Congrats NYPIRG

May 24, 2009 at 5:22 pm 1 comment

Eco-Friendly Travel Tips For Memorial Day

Memorial Day is coming up.  Lots of you will be hitting the road with your family to visit family, friends, and/or familiar or new places.  We figure since we’re always shaking our fingers at people to think Green and eco-conscious in everything they do, we’d shake it at you before you hit the road or the sky.

1. Bring reusable water bottles.  You can fill them up with tap water (tap water is held to stricter standards than disposable water bottles), fill up at a water fountain, or from a friend’s sink.

2. Plan your trip carefully.  Going off the beaten path is exciting, sure, and we’re not trying to discourage that.  We just know that having a map with quality directions means not getting lost which equals less wasted fuel and a whole lot less steering-wheel punches.

3. Make certain your tires are properly balanced.  Properly balanced tires = more even gas consumption which mean less wasted fossil fuels and less smog.


4. Don’t stay in hotels that don’t practice Green methods…. (more…)

May 20, 2009 at 2:29 pm Leave a comment

The Combover bag

The Combover bag is a flawless practical, and stylish, addition to the on-the-go lifestyle.  If you’re moving about – as a mom, business consultant, bicycle messenger, software developer, and so many more – you’ll want a sturdy sack with a crisp, clean style to stuff your goods into.

From diapers to laptops to folios, the Combover has a certified organic cotton canvas body, an open area underneath the flap in the front helps sort pens, tire gauges, Pixie Stix, etc.  The compartment is sealed by a metal zipper with PET bases (PET=recycled plastic bottles) with innards including a radically cushioned section for your laptop and pen holder.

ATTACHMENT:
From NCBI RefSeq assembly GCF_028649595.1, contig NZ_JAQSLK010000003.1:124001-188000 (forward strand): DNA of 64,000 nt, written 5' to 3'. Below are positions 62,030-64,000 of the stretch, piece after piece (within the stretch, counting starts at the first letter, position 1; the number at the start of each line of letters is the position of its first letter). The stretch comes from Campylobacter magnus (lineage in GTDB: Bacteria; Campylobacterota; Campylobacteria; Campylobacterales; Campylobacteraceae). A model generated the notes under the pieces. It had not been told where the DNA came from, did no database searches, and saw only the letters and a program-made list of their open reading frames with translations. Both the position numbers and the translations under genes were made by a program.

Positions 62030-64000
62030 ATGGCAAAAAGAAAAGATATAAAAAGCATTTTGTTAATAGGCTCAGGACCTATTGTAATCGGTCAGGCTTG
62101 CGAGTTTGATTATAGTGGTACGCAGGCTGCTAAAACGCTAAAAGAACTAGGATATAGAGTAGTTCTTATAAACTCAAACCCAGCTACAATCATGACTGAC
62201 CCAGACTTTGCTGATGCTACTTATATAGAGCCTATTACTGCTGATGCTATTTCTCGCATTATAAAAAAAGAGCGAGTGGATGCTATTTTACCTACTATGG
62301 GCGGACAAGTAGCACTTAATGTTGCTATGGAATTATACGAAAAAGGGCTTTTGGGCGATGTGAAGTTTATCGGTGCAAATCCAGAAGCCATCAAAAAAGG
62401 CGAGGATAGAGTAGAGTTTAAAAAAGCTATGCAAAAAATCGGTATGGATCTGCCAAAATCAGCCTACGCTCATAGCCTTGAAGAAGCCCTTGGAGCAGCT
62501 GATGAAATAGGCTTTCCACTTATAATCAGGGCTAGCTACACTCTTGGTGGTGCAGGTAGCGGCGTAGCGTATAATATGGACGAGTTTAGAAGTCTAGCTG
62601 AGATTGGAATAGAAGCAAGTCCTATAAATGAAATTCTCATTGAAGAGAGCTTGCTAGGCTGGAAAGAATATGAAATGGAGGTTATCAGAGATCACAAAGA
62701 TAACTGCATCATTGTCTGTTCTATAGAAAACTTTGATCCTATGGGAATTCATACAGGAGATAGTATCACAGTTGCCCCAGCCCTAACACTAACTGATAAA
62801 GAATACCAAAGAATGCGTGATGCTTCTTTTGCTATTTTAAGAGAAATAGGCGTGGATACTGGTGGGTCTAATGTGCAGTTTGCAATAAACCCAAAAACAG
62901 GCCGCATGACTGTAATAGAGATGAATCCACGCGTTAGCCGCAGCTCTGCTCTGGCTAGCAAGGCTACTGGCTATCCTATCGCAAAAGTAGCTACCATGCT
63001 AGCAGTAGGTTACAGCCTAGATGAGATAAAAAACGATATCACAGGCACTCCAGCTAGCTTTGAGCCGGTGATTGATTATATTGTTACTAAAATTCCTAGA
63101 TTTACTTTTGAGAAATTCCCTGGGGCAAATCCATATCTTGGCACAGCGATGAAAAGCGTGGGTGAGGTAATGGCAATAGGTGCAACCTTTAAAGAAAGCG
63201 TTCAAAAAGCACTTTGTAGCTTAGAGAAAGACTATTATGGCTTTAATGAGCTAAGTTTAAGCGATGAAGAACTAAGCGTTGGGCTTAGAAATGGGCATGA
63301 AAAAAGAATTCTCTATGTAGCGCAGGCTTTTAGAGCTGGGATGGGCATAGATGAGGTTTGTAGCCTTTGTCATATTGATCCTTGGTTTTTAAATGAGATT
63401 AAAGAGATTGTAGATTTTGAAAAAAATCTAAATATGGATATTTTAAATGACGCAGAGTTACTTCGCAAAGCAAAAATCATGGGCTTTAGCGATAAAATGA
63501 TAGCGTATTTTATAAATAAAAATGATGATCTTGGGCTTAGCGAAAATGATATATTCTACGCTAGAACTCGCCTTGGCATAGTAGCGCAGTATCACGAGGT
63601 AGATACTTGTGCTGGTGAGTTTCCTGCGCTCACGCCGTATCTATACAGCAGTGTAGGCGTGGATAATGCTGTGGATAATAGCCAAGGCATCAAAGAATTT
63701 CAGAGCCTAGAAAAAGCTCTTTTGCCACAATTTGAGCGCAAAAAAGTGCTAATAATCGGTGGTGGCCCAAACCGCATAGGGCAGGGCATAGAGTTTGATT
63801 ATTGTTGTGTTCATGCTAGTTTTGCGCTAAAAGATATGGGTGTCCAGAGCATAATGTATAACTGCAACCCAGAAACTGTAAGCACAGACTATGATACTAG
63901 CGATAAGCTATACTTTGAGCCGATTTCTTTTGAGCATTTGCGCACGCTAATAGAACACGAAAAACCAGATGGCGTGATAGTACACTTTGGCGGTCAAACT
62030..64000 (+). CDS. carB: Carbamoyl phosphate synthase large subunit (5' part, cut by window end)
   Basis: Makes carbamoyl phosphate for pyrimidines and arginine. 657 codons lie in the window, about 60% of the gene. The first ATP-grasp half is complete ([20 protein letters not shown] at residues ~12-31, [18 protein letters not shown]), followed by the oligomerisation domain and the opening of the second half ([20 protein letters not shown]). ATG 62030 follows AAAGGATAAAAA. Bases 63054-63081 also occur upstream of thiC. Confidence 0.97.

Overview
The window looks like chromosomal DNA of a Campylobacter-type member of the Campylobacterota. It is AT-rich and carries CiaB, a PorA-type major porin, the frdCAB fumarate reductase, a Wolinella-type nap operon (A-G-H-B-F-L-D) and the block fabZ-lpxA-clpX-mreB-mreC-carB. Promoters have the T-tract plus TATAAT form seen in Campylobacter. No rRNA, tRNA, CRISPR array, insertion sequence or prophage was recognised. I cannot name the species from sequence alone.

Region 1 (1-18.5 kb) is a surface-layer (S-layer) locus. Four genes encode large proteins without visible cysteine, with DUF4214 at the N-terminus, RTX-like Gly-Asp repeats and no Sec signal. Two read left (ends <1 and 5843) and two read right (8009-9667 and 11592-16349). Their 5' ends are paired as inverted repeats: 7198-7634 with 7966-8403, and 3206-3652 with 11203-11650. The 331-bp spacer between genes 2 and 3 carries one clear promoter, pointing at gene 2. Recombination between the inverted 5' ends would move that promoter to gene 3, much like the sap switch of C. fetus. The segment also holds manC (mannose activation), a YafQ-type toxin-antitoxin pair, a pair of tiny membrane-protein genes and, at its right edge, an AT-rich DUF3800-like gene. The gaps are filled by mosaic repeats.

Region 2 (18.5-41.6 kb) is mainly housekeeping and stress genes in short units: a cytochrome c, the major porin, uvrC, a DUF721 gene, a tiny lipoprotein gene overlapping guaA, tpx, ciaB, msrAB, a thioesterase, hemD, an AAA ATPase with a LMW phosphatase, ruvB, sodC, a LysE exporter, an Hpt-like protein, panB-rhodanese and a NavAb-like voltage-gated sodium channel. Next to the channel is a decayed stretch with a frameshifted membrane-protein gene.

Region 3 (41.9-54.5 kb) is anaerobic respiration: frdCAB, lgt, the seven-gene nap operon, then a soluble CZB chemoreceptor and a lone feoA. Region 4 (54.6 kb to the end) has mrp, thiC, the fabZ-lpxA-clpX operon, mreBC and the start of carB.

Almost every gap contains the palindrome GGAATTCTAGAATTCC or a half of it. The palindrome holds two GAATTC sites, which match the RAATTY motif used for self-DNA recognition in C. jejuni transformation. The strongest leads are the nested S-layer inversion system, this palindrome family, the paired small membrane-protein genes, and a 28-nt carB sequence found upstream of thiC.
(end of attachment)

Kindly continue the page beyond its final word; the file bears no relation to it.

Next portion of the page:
Side compartments can hold your reusable water bottles, flashlight, or any other myriad of objects you need.  [Dimensions in inches: (height x width x depth x volume) 12 x 13.75 x 3.25 x 537 in3].

And don’t forget Father’s Day coming up next month – Papa always needs a brand new bag.

May 17, 2009 at 6:23 pm Leave a comment

An Anthropologist’s View of Disposable Water Bottles … From the Future

We found this video about how a future civilization would look back upon our behavior of using disposable water bottles.  It’s a bit cheeky, but makes a great point  – how is it we make such bad decisions in the present-tense when we can project how unhealthy, inefficient, and downright dumb they are.  Use REUSABLE WATER BOTTLES!!!  Our tap water is held to higher standards than the bottling industry (we wrote about this in our previous post Bottled Water and Tap Water – The Differences and Similarities.)